It's been an extraordinary year for Havre de Grace - the racehorse, not to be confused with the Harford County city of the same name where the Susquehanna River meets the Chesapeake Bay.
There are plenty of folks who live in Havre de Grace the city, however, who no doubt will be rooting for Havre de Grace the horse Saturday evening around 7 p.m. when the filly goes postward in the $5 million Breeders Cup Classic at Churchill Downs in Louisville.
The 4-year-old daughter of St. Liam is on the cusp of completing a world championship season.
If she wins the mile and a quarter Classic Saturday, she'll undeniably wrap up the Eclipse Award for Horse of the Year. If she finishes in the money, she still might be Horse of the Year. No matter were she crosses under the finish wire, she's all but cinched the Eclipse Award as the world's top older female thoroughbred racehorse for 2011.
Havre de Grace the horse is owned by Rick Porter of Wilmington, De., whose Fox Hill Farm near Newark, De., has been one of the nation's most successful racing stables over the past six years.
In previous interviews, Porter has said he named Havre de Grace, whom he bought at a 2008 Kentucky sale, for the racetrack in the city that operated from 1912 to 1950.
In its heyday, the track was considered one of the top horse racing venues in the U.S., where champions such as Man 'O War, Seabiscuit and Citation routinely competed.
Increased competition following World War II and Maryland politics eventually doomed "The Graw," as the track was known. When it closed, the racing plant was acquired by the Maryland National Guard, which turned it into the Havre de Grace Military Reservation.
The track's old grandstand, clubhouse and paddock and some of the barns have lived on as converted offices, garages and storehouses used by the military.
The ranks of the old timers in Havre de Grace who worked or played at the track are dwindling, but the all the memories haven't all gone with them. The city in recent years has been holding a "Graw Days" festival in the fall to honor its racing heritage and the characters it drew to town when the ponies were running. A few years ago, there was even an effort to turn the old track property and a nearby farm into a Maryland Horse Park, but the project has stalled.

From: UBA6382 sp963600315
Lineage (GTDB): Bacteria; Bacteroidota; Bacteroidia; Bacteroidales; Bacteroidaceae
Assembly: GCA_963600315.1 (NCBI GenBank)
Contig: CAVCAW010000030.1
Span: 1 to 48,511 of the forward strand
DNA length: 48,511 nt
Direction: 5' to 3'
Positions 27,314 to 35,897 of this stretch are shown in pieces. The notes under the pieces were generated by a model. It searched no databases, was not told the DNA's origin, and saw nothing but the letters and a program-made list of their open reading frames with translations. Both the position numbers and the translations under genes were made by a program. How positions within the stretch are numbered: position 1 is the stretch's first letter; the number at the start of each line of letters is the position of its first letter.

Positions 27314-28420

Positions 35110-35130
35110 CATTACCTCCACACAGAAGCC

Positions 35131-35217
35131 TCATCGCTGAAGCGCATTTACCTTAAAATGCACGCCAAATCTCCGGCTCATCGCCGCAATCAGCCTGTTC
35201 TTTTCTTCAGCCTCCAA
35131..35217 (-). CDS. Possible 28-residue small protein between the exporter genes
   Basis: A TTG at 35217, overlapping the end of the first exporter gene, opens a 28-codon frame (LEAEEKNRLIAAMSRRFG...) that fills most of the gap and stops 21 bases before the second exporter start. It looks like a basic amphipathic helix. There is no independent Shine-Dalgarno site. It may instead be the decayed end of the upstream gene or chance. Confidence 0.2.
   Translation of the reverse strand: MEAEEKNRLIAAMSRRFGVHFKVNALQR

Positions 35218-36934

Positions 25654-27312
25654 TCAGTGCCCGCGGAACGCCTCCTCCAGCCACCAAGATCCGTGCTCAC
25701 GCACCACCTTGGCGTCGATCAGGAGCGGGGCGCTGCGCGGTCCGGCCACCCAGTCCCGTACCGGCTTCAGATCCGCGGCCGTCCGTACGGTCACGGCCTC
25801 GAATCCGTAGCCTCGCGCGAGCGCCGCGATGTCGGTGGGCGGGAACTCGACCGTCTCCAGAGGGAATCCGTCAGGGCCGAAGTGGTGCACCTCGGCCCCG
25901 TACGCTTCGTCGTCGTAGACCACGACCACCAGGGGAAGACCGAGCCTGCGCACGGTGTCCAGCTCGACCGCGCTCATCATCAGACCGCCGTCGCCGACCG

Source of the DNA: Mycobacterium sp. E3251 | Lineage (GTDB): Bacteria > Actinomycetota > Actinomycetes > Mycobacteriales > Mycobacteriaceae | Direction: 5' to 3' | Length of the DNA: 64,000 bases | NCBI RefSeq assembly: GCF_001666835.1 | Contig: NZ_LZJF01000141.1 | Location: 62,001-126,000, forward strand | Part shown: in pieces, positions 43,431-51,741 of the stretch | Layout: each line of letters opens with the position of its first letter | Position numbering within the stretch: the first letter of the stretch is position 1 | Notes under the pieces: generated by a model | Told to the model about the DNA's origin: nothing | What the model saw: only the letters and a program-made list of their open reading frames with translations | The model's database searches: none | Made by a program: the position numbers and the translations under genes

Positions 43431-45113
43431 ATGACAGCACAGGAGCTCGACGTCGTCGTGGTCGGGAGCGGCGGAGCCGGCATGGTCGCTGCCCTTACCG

Havre de Grace the horse had a credible, though hardly spectacular 3-year-old season in 2010, though her name alone was enough to make many of the racing fans in Harford County take notice.
The filly started six times last year and finished in the money in all six, with two wins and three seconds and almost $840,000 in purse winnings. Her worst finish was third in the year's biggest race for fillies and mares, the Breeders Cup Ladies Classic, where she was behind Unrivalled Belle and Blind Luck, the latter who was voted last year's top 3-year-old filly.
This year, Havre de Grace has been nothing short of spectacular, winning five of six starts and $1.3 million. Her only loss, by a nose or less, was to Blind Luck in the Delaware Handicap at Delaware Park in July.
Since then, Havre de Grace has won the Woodward Stakes at Saratoga and the Beldame Handicap at Belmont Park.
The latter race is one of the most prestigious an older female horse can win, but it was in the Woodward that Havre de Grace really did something special. Triumphing by more than 11 lengths over the field of male horses, she became only the second filly to win the Grade I race since its inception in 1954. The only other female Woodward champion was the 2009 Preakness winner, Rachel Alexander, who then went on to be voted Horse of the Year.
At Churchill Downs in Saturday's Breeders Cup Classic, Havre de Grace will face 13 other horses, again all of them males as in the Woodward. She's listed as a 3-to-1 second choice by the track oddsmaker. The 5-2 early favorite, Uncle Mo, was considered one of the top 3-year-old colts going into the season, but missed the Triple Crown classics with an injury and has only raced twice since April.
Whether she wins or not, you can bet the folks in Havre de Grace the city will be rooting for Havre de Grace the horse to win. It will be a city booster's dream come true when the unmistakable voice of race caller Trevor Denman cries, "And here comes Havre de Grace!"Copyright © 2014, The Baltimore Sun